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“We’ve fought too many wars,” Mr. Jackson said. “We want democracy at home. This is not what democracy looks like. It’s time to fight back.”

Mr. Snyder, a former high-tech executive elected governor in 2010, previously resisted the right-to-work measure, calling it divisive. But he began to support the measure in recent weeks, citing the need to attract business and stay competitive with neighboring states such as Indiana.

Interviewed on former Arkansas Gov. Mike Huckabee’s radio show, Mr. Snyder said the right-to-work measure would force unions to be more competitive if they could not count on mandatory dues from workers.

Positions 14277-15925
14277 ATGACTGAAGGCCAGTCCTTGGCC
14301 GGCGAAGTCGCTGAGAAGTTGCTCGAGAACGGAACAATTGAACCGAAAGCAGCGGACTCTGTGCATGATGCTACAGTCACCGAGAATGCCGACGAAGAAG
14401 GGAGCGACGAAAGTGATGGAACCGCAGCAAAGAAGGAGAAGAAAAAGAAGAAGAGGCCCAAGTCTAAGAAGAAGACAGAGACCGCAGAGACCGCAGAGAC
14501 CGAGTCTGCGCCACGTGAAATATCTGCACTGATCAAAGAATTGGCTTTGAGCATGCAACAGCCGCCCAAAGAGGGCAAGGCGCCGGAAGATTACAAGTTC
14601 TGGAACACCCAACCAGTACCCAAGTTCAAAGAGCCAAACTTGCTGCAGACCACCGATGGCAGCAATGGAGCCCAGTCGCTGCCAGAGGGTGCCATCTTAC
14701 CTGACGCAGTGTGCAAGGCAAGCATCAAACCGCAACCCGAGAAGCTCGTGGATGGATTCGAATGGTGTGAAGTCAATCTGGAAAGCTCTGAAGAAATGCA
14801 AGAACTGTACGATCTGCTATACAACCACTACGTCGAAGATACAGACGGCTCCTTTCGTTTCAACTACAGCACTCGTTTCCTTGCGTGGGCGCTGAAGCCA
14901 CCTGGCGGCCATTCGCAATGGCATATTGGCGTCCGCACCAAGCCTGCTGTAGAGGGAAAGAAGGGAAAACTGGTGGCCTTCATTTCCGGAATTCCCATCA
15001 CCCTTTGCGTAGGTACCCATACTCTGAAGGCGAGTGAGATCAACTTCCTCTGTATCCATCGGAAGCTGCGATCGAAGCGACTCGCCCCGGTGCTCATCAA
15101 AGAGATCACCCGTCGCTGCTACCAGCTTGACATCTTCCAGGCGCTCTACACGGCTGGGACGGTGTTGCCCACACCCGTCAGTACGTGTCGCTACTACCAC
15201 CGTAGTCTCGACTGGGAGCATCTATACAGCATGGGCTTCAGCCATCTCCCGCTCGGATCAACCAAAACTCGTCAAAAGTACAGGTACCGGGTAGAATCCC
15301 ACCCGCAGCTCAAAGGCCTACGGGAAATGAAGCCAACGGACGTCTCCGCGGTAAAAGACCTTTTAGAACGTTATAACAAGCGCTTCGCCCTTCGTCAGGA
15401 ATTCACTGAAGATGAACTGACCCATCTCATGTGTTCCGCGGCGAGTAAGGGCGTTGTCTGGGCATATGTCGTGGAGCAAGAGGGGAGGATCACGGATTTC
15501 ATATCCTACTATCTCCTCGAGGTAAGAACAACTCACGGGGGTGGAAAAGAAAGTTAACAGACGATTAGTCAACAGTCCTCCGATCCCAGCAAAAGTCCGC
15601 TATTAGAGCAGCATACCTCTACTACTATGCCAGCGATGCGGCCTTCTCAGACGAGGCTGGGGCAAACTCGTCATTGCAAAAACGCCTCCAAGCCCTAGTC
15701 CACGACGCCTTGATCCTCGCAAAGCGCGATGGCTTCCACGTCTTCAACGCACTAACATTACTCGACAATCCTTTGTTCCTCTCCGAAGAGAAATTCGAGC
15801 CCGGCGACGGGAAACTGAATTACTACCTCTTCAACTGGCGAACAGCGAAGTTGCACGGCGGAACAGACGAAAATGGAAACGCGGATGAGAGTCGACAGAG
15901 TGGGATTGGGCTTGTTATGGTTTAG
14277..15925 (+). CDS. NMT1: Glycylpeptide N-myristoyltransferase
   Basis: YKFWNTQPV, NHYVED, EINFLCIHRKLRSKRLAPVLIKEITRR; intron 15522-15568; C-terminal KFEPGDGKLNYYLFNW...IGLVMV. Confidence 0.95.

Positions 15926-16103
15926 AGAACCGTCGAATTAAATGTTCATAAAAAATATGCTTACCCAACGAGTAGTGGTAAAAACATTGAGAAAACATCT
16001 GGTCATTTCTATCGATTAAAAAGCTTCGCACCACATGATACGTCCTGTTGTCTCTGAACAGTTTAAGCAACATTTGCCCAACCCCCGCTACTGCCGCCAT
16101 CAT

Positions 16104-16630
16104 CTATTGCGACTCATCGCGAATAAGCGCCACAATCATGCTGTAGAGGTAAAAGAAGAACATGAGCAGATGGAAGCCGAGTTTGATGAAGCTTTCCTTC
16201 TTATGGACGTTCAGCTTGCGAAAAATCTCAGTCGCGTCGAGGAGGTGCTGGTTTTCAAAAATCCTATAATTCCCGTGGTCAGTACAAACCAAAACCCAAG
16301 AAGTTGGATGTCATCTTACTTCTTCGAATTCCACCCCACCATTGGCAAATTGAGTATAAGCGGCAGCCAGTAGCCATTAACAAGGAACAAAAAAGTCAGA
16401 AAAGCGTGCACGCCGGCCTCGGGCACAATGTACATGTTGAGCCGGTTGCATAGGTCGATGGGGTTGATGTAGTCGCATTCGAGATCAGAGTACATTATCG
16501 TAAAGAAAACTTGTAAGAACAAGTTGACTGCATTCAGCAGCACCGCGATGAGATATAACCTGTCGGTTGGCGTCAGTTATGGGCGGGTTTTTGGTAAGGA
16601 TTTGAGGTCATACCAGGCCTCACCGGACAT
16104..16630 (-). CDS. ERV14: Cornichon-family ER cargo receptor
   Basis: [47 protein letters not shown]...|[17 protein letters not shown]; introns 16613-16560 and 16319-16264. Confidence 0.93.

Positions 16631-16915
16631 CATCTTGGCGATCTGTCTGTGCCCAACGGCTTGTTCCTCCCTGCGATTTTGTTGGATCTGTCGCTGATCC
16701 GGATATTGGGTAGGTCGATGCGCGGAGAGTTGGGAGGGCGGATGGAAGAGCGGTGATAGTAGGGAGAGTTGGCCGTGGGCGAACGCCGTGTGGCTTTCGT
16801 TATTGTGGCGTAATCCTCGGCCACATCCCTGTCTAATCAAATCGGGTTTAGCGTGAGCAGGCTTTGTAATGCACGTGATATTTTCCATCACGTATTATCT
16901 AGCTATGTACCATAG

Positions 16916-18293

“I actually don’t view this as anti-union,” the governor said. “I view it as, if the unions did it appropriately, this should make them more responsive, because it really means they have to be listening to workers more attentively and really presenting the value proposition to them.”